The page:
The prices of NIP vaccines in China, whether in nominal US dollars or purchasing power parity, were comparable to those set by UNICEF. However, they were significantly lower than the prices charged for the CDC and private sector in the USA.10 11 Despite the low pricing strategy of NIP vaccines allowing for universal coverage with limited budgets, a major limitation is that newly developed vaccines such as PCV13, rotavirus and Hib cannot be introduced into NIP due to their high prices in China.
Pricing strategies of non-NIP vaccines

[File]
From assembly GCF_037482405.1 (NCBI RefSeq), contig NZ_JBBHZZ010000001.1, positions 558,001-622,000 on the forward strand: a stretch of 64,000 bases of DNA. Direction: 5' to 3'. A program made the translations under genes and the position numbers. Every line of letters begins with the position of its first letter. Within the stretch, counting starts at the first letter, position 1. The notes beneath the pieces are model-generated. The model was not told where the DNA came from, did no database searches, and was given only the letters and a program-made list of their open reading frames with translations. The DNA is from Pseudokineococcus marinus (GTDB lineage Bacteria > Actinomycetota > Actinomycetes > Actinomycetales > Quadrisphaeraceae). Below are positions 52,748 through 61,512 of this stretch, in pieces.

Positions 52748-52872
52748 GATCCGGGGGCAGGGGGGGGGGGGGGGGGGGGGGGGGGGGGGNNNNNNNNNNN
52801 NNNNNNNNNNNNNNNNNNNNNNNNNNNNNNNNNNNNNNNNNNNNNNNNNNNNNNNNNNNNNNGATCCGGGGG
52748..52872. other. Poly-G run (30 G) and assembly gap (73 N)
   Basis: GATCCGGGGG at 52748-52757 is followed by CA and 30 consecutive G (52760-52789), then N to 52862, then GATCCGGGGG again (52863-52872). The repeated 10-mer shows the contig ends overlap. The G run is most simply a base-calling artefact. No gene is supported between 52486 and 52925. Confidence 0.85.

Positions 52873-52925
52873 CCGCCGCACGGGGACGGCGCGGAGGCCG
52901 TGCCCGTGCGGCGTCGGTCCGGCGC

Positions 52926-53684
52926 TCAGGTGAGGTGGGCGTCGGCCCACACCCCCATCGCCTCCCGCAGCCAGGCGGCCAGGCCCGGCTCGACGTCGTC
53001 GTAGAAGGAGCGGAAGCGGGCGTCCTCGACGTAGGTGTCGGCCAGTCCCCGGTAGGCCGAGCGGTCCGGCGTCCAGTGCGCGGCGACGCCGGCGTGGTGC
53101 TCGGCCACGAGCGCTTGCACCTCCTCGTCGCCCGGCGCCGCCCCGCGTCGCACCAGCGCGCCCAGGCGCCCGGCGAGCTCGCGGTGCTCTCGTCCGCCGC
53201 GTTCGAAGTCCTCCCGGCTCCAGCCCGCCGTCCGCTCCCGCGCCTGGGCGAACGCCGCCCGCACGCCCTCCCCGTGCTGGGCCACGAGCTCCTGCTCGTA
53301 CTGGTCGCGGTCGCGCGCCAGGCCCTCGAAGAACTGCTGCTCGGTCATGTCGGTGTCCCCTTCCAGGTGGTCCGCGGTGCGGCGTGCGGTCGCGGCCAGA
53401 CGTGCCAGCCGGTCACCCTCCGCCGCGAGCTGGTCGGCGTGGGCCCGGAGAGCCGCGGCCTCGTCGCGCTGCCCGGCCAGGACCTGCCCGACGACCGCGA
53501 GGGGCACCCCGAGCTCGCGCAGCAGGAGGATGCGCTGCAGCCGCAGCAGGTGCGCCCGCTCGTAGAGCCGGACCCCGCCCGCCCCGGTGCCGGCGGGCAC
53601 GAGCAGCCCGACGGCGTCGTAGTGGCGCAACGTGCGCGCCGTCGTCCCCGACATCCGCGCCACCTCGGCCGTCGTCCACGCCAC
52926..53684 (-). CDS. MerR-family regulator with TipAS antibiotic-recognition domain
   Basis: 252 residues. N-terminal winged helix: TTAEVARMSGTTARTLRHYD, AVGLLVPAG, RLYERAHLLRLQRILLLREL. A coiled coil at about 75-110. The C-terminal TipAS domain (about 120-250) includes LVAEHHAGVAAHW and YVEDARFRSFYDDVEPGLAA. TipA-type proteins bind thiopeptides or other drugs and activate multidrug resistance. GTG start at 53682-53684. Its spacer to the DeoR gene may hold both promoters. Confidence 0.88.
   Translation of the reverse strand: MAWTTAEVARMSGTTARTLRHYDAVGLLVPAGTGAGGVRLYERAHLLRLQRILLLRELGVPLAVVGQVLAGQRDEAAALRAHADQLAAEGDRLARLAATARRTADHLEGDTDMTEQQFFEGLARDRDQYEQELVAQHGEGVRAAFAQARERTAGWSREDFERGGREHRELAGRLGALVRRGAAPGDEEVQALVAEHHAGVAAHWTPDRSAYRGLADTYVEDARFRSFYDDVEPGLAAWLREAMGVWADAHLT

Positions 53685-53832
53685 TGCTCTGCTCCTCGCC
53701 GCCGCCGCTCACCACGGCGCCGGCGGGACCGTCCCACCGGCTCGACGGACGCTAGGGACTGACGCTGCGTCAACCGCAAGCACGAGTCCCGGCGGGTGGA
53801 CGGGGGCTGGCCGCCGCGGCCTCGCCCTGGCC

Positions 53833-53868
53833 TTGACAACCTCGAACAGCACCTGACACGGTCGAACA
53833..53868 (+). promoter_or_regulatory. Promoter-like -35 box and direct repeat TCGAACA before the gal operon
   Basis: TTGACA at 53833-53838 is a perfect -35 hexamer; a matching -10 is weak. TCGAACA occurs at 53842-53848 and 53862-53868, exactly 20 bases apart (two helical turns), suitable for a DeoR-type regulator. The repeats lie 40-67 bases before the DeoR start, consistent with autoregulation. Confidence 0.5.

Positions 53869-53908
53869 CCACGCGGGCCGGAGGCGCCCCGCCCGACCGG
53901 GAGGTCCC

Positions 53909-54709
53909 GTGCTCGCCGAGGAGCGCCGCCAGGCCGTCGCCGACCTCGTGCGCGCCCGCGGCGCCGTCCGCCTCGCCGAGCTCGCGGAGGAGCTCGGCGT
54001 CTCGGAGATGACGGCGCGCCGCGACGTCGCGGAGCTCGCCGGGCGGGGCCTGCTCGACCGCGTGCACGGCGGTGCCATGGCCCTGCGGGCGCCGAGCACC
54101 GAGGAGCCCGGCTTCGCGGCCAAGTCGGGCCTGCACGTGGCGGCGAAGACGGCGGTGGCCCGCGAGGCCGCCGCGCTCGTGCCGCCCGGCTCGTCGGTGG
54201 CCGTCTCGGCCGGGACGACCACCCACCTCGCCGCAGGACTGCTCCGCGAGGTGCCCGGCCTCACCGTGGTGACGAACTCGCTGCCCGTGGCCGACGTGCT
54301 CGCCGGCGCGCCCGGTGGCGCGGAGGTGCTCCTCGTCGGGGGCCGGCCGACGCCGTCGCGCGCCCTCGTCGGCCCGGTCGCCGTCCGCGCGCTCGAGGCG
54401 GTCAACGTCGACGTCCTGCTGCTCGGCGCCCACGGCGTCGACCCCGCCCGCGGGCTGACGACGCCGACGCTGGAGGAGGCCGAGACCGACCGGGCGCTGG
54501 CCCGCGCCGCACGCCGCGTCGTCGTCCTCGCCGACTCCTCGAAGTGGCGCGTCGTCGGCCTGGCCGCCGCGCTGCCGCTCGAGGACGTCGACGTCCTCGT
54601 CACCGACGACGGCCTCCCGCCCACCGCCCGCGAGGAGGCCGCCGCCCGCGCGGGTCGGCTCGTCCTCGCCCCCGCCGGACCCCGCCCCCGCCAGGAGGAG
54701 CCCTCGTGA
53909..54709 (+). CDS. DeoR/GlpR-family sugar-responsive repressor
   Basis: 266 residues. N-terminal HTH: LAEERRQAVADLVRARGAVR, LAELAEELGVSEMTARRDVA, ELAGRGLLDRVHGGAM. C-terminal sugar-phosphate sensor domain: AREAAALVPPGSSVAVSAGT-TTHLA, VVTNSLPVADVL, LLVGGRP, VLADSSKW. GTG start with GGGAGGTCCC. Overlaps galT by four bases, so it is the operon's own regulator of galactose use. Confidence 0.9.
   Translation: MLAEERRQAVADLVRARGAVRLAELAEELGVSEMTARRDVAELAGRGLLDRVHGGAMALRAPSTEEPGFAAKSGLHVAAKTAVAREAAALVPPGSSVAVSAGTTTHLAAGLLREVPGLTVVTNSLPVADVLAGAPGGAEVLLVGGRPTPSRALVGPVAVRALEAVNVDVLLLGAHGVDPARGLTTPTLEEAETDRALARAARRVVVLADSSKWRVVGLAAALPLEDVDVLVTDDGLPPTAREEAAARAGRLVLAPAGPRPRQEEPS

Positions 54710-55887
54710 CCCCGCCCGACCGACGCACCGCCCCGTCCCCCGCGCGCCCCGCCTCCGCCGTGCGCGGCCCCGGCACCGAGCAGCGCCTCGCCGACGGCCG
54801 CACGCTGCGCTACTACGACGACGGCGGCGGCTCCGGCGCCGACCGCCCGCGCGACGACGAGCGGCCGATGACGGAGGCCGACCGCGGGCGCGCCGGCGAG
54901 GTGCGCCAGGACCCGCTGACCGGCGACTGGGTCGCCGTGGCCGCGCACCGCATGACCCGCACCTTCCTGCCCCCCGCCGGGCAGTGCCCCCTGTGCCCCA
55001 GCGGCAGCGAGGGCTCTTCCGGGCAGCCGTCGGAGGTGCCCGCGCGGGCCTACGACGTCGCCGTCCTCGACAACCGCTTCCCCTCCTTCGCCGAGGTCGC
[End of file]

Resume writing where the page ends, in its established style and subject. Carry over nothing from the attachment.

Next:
The primary goal of non-NIP vaccine manufacturers when setting prices is to maximise profit, which is determined by considering both marginal cost and marginal revenue. The pricing strategy of non-NIP vaccines is influenced by factors such as the elasticity of demand and the level of competition among manufacturers.12 The pricing strategy for non-NIP vaccines in China is quite different from that of NIP vaccines. The procurement of non-NIP vaccines is carried out by provincial and county CDCs, and the vaccine prices vary little from province to province. While there may be many manufacturers or suppliers for the same vaccine, price competition is limited due to the different vaccine procurement mechanism. The procurement process involves two stages. Prices and doses are procured separately for non-NIP vaccines. As the first stage, the provincial CDC request bidding for procurement prices of many non-NIP vaccines without specifying quantities of doses, and the same non-NIP vaccine can be supplied by many manufacturers with different prices. Manufacturers do not have strong incentives to reduce prices of non-NIP vaccines at this stage, as they do not know how many doses can be sold. As the second stage, each county CDC actually procures non-NIP vaccines with a relatively small number of doses, and any manufacturer on the procurement list of the provincial CDC can be chosen. As a result, pricing for non-NIP vaccines is not as fiercely competitive as it is for NIP vaccines. However, the high prices of some non-NIP vaccines have led to very low coverage rates, which is a significant limitation.